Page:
It's hard to find a bigger set of winners on the stock market in recent weeks than cloud-computing stocks.
The software-as-a-service (SaaS) sector has surged since the market bottom with many names touching all-time highs, including Shopify (NYSE:SHOP), Okta (NASDAQ:OKTA), Twilio (NYSE:TWLO), and MongoDB (NASDAQ:MDB). In some cases, cloud companies are benefiting from specific trends related to the pandemic. The work-from-home movement has lifted shares of Slack (NYSE:WORK) and Zoom Video Communications (NASDAQ:ZM) as those companies provide tools like online chat boards and videoconferencing that help enable remote work. Similarly, Shopify has capitalized on the shift to e-commerce with so many stores closed during the shutdown period.
Valuations in the sector were already looking stretched before the pandemic hit, and though many of these companies posted strong results in the first quarter, the pandemic's impact didn't start until March. Now, there are already some warning signs that the pandemic and the recession it's causing may have a greater impact than expected.
Legacy tech is already feeling the heat
Cloud stocks have surged in part by taking market share from legacy firms, but performance at older tech companies still reflects overall demand in the broader market, so cracks at legacy firms bode poorly for the enterprise tech sector as a whole.
For example, Hewlett Packard Enterprise (NYSE:HPE) posted a 16% decline in sales in the quarter ended April 30 and is reducing executive compensation by 20% to 25%. Worse, it plans layoffs and other cost cuts that will save $1 billion in expenses annually, though it's unclear how many employees will be shown the door.
On the earnings call, CEO Anthony Neri was blunt about the challenges wrought by COVID-19, saying:
This pandemic is unlike any other crisis we've faced, and it has brought significant economic disruption. Businesses and communities are struggling, supply chain productivity continues to be significantly constrained, and the demand environment is uneven.
That the company is laying off employees and cutting executive salaries shows it expects tough times to continue.
HPE isn't the only veteran enterprise tech company trimming its workforce. IBM (NYSE:IBM) just announced layoffs that are believed to be in the thousands across several states and departments. One commenter who lost their job said on thelayoff.com that this was one of the largest rounds of layoffs in the company's history.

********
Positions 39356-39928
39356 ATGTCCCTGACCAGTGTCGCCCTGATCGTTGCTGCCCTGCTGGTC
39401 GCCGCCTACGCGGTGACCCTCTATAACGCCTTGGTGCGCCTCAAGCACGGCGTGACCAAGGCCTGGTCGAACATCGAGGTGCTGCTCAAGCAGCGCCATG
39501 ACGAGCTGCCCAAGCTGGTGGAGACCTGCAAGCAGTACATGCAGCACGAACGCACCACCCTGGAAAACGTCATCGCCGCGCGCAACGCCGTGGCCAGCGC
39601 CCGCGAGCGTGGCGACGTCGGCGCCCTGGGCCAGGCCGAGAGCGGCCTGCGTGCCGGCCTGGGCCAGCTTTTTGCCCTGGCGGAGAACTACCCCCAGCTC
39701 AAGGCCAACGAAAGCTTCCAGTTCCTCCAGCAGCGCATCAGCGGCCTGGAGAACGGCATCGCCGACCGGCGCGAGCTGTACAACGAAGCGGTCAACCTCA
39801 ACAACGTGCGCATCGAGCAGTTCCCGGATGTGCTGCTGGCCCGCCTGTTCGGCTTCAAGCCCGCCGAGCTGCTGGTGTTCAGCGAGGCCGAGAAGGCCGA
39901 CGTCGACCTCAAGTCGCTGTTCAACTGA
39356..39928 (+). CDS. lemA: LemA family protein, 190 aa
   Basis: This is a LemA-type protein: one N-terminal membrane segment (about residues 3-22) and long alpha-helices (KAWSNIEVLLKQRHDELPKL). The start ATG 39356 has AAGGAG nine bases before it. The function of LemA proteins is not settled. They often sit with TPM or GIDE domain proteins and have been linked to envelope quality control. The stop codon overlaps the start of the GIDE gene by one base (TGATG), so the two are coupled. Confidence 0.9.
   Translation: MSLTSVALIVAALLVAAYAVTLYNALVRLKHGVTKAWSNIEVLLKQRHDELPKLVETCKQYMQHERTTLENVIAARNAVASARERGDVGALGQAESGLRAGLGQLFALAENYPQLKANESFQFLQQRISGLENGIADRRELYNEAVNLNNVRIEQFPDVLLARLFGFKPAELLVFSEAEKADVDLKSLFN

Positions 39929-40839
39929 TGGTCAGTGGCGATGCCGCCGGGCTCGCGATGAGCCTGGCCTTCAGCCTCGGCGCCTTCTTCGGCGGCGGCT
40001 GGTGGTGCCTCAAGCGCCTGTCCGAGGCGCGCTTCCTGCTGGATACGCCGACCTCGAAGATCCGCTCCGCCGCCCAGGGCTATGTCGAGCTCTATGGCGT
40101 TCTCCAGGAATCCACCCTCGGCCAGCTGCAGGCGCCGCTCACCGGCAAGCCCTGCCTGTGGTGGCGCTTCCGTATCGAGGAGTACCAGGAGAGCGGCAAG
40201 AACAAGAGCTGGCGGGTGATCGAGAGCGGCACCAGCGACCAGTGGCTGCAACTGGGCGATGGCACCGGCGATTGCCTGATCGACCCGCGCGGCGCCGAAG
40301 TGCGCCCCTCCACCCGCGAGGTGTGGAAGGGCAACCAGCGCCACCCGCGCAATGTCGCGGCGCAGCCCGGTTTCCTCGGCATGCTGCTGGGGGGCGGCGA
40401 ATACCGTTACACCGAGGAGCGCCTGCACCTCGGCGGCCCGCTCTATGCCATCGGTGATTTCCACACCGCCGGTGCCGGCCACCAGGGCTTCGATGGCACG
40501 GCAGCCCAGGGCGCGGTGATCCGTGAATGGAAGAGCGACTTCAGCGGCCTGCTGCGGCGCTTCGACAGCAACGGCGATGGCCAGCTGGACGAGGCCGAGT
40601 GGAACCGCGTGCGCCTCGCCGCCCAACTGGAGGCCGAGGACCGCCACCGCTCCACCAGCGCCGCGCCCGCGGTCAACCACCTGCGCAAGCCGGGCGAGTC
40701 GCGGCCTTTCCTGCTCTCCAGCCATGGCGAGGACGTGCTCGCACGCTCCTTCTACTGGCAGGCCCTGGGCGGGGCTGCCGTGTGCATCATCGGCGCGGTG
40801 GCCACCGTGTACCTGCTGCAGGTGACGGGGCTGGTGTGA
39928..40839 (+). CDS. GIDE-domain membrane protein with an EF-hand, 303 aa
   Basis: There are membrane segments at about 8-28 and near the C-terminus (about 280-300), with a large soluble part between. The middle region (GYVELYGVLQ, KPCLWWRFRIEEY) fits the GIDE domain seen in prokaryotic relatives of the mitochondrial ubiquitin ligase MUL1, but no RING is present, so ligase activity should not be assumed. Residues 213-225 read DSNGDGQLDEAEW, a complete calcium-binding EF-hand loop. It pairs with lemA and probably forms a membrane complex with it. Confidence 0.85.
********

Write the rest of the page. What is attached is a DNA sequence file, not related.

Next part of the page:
Both IBM and HPE have been on decline in recent years, even seeing revenue shrink, but they still represent more than $100 billion in annual sales in the enterprise tech world and therefore carry a lot of weight. By comparison, most popular cloud stocks have annual revenue under $1 billion.
Similarly, Dell also just announced it is cutting some employee benefits to conserve cash during the crisis.
It's not just legacy firms
Cloud-computing companies haven't all been immune from the crisis. Cloudera (NYSE:CLDR) issued a round of job cuts earlier this month, citing the "sustained disruption from COVID-19," according to an email to Channel Partners. Nutanix (NASDAQ:NTNX), meanwhile, said it would furlough close to 1,500 employees on a rotating basis over the next six months due to uncertainty around the pandemic, though it posted otherwise solid results in its most recent quarter.
Other companies see headwinds going into the second quarter. Alteryx (NYSE:AYX), for example, forecast revenue growth of just 10% to 15% in the second quarter after recording 43% top-line growth in the first, while Okta, one of the best-performing cloud stocks during the crisis acknowledged some near-term billings headwinds, though it did reaffirm its revenue outlook for the year.
The cloud-computing industry has never really experienced a recession before as the industry was much smaller during the financial crisis. Many of today's popular cloud stocks didn't even exist during the last recession or were only in their infancy.
Salesforce (NYSE:CRM) was one of the first cloud stocks and one of the few around during the last recession. Its performance during that period may offer something of a cautionary tale about the current recession.
As you can see from the chart above, revenue growth went from more than 50% to just 20% in about a year as Salesforce very much experienced an impact from the recession and the slowdown in enterprise business growth.
The good news, at least in this case, is that the company rebounded strongly from the recession.
As you can see, revenue growth has been better in every quarter since its nadir during the financial crisis.
That may indicate that cloud stocks should expect a slowdown in revenue growth over the coming quarters. Business growth is slowing down as layoffs and a decline in new job postings show, and companies are behaving cautiously with the uncertainty around COVID-19. Even companies that offer mission-critical software may see growth slow as their customers simply aren't growing as fast.
Over the longer term, there will likely be a bifurcation in cloud stocks. Those that remain leaders in their niches and benefit from evolving trends during the pandemic, like work-from-home, should thrive, while others may fall behind.
If the experience of Salesforce is any indicator, investors should expect some short-term pain even if the future is bright.